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Marketing With Experiential Consumption

Experiential consumption can be defined as ‘the experiences consumers have while using, consuming, and possessing market offerings’ (Lofman, 1991).

‘Experiential marketers view consumers as rational and emotional human beings who are concerned with achieving pleasurable experiences’ and when this experience is associated with a brand it creates a positive image of that brand responsible for the experience (Schmitt, 1999).

Schmitt (1999) breaks down the experiences we have into modules labelled as Sense, Feel, Think, Act and Relate, which provides the grounds to analyse how experiential consumption has been used today. It is up to brands to creatively capture these modules when creating an experience that embodies their brand or product because the stronger the experience is, the stronger the positive brand association is that follows.

Red Bull – Stratos

Red Bull launched one of the most extravagant examples of examples of experiential marketing when the launched Felix Baumgartner into space for the record-breaking free-fall on October 14, 2012 (Red Bull Stratos, 2018). This stunt reflects the extreme sports and adrenaline rush that Red Bull has built their following from (Red Bull, 2018).

(Giphy, 2018)

Initially, you may think it would be hard to experience something from the edge of space however, Red Bull with their Social Media prowess ensured this would not be a problem. 80 TV stations in 50 countries along with 280 digital partners that accumulated 52million live views globally allowed Red Bull think and feel the significance of the event as it occurred (Zmuda, 2013) (Schmitt, 1999).

As for the success of Red Bull implementing their experiential campaign, sales increased by 13% from the previous year which can be attributed to allowing the world to experience the extraordinary feats of Baumgartner (Zmuda, 2013).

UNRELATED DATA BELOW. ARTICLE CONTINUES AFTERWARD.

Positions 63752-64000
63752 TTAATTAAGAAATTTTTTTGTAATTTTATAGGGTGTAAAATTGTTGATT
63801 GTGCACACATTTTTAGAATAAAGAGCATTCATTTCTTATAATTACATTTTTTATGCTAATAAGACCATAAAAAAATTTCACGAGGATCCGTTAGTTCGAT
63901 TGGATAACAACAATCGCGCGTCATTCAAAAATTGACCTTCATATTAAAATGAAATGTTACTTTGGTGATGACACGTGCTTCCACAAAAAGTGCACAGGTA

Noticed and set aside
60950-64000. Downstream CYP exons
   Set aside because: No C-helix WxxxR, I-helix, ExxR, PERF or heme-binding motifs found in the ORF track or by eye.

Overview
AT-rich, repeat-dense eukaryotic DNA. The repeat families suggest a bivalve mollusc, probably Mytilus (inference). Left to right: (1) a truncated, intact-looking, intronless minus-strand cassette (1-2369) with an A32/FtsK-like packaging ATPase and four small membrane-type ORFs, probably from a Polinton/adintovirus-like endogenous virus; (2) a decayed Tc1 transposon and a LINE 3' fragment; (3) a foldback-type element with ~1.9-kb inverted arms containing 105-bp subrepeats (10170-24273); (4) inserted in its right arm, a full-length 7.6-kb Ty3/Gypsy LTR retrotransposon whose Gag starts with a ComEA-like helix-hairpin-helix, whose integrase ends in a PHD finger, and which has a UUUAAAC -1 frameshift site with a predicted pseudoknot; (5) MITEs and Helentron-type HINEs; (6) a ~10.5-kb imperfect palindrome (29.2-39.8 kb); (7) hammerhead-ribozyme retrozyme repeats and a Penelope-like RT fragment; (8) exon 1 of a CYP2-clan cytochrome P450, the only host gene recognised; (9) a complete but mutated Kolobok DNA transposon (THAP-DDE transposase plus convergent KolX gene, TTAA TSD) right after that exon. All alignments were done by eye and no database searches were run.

Virgin Atlantic – Park Bench

(PlusPNG, 2018)

The ingenious method of experiential consumption for Virgin Atlantic came in the form of a park Bench (Gianatasio, 2013). They incorporated all of Schmitt’s (1999) modules for very effective use of the consumer behaviour concept (YouTube, 2013)

For the individual who sat on the bench, they got a first-hand experience of the Virgin Atlantic service but the marketing campaign became much bigger than this, drawing in dozens of passers-by with the use of a flash-mob and actors (YouTube, 2013).

On varying levels, the crowd along with the individual could sense, feel, think, act or relate to this event making it a creative and effective example of experiential consumption, all that reflects the larger than life service that Virgin Atlantic provide.  

Refinery29 – 29Rooms

(Merito Group, 2018)

Refinery 29 is a global media company that now, for 3 consecutive years has created an experience for their audience through their 29Rooms exhibit (Refinery29, 2017) (psfk, 2017). As the name suggests, Refinery29 turned a warehouse into 29 interactive rooms (Refinery29, 2017).

Working off Schmitt’s (1999) framework of modern experiential marketing, Refinery29 capture many of the sensory modules that enhance an experience which makes their 29Rooms a very effective campaign for their consumers (psfk, 2017). This year’s exhibit aimed to speak to their audience of young women, for the 20,000 people that visited the warehouse it created a positive experience which they will now associate with the brand Refinery29.  

This captures the fact that experiential consumption cannot only be used to create a positive association with a brand but more significantly, make a positive impact on individual’s lives through positive experiences (psfk, 2017) (Grundey, 2008).